Hatfield Clan

Two Appalachian families despised each other in the 1800s. No one really knows how the neighbors and in-laws’ feud began, but there are many theories of how it escalated.

During the Civil War, the Hatfields of West Virginia, sided with the Confederates, while the McCoys of Kentucky, fought on the Union side. The first death in the feud was recorded in 1875. Harmon McCoy, who had been discharged from the Union army because of a broken leg, was killed; no suspects were found.

In 1878, an interfamily romance, competition for timber resources and a dispute over a pig created more hard feelings. The McCoys claimed the Hatfield stole a pig. The case went to court where the Hatfield’s won.

Later, a Hatfield boy supposedly romanced and impregnated a McCoy girl. The Hatfield boy was nearly killed and the McCoy had a miscarriage.

The last confrontation between the two families was a 2000 dispute over access to a cemetery. It led to a court battle in which both sides claimed a partial victory in 2003.

But here’s the rest of the story…

The September 11, 2001, bombing of the Twin Towers triggered a desire to release an official statement of peace between the two families.  The suggestion being that if these two families could forgive, unite and mend past hurts, the United States could unite in a renewed commitment to protect our freedom.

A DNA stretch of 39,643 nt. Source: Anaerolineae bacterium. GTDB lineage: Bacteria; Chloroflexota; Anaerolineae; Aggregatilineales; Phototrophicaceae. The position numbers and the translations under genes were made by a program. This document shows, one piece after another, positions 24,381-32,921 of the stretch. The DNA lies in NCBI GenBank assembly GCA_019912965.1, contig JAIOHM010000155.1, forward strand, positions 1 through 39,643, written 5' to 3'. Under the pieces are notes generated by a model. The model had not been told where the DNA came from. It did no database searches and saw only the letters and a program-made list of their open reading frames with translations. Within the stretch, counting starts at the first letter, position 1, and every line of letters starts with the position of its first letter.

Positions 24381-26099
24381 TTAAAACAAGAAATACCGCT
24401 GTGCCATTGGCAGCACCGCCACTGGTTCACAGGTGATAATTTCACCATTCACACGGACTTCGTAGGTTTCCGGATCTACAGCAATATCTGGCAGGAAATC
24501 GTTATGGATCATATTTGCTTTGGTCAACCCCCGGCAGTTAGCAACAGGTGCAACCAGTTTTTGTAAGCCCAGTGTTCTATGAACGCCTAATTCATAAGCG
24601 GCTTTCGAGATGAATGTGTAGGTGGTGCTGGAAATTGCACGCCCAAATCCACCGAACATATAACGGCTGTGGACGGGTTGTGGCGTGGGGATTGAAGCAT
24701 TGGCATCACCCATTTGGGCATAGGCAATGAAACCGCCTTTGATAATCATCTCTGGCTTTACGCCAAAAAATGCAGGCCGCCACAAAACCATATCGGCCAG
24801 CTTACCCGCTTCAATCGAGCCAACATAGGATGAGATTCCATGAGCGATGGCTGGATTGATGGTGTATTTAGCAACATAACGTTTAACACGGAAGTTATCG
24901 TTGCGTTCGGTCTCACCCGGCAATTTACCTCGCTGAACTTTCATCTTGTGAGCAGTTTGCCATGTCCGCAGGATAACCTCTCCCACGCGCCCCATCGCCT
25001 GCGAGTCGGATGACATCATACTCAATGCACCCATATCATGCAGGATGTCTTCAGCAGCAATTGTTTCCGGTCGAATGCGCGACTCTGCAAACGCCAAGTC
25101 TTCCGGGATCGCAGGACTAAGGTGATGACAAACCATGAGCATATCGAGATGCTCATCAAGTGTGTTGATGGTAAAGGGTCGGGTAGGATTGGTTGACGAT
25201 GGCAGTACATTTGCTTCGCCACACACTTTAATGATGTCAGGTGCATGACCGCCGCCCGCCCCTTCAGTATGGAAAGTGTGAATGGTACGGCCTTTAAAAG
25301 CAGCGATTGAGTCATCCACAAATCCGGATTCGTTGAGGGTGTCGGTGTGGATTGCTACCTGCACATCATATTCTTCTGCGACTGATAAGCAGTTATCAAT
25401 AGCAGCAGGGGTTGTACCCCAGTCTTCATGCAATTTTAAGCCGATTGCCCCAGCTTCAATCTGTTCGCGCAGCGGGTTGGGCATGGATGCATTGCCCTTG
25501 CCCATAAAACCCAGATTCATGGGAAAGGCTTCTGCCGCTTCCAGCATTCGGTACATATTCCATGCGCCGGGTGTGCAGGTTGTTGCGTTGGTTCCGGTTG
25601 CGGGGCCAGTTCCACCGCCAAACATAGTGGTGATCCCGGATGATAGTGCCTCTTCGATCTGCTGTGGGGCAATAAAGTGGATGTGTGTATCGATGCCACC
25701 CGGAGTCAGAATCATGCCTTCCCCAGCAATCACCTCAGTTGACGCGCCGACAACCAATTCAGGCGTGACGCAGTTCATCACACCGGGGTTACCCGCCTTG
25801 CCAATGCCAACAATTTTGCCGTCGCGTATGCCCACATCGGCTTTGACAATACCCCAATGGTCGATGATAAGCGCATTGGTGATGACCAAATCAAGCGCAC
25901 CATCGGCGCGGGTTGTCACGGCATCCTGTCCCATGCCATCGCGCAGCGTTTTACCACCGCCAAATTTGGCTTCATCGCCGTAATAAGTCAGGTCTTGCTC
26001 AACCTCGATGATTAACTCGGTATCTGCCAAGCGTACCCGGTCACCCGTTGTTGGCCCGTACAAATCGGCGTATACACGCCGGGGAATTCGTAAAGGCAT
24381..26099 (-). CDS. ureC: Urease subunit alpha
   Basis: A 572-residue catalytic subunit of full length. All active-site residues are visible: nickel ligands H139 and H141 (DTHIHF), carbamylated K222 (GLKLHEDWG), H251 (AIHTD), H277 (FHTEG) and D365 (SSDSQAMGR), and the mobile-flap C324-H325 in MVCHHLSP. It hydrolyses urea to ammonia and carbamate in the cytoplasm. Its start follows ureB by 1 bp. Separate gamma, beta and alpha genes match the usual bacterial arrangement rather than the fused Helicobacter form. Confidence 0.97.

Reo Hatfield and Bo McCoy drafted a treaty that proclaims the families “do hereby and formally declare an official end to all hostilities, implied, inferred and real, between the families, now and forevermore.”

My favorite part of the proclamation? “Implied, inferred and real” are words that would suggest that once engaged in a hostile, unforgiving situation, our radar for offense becomes over active and we incorrectly create our own scenario of hurt and resentment.

The beauty is that this peace treaty has been upheld!  So go make peace with someone and end all hostilities whether implied, inferred or real.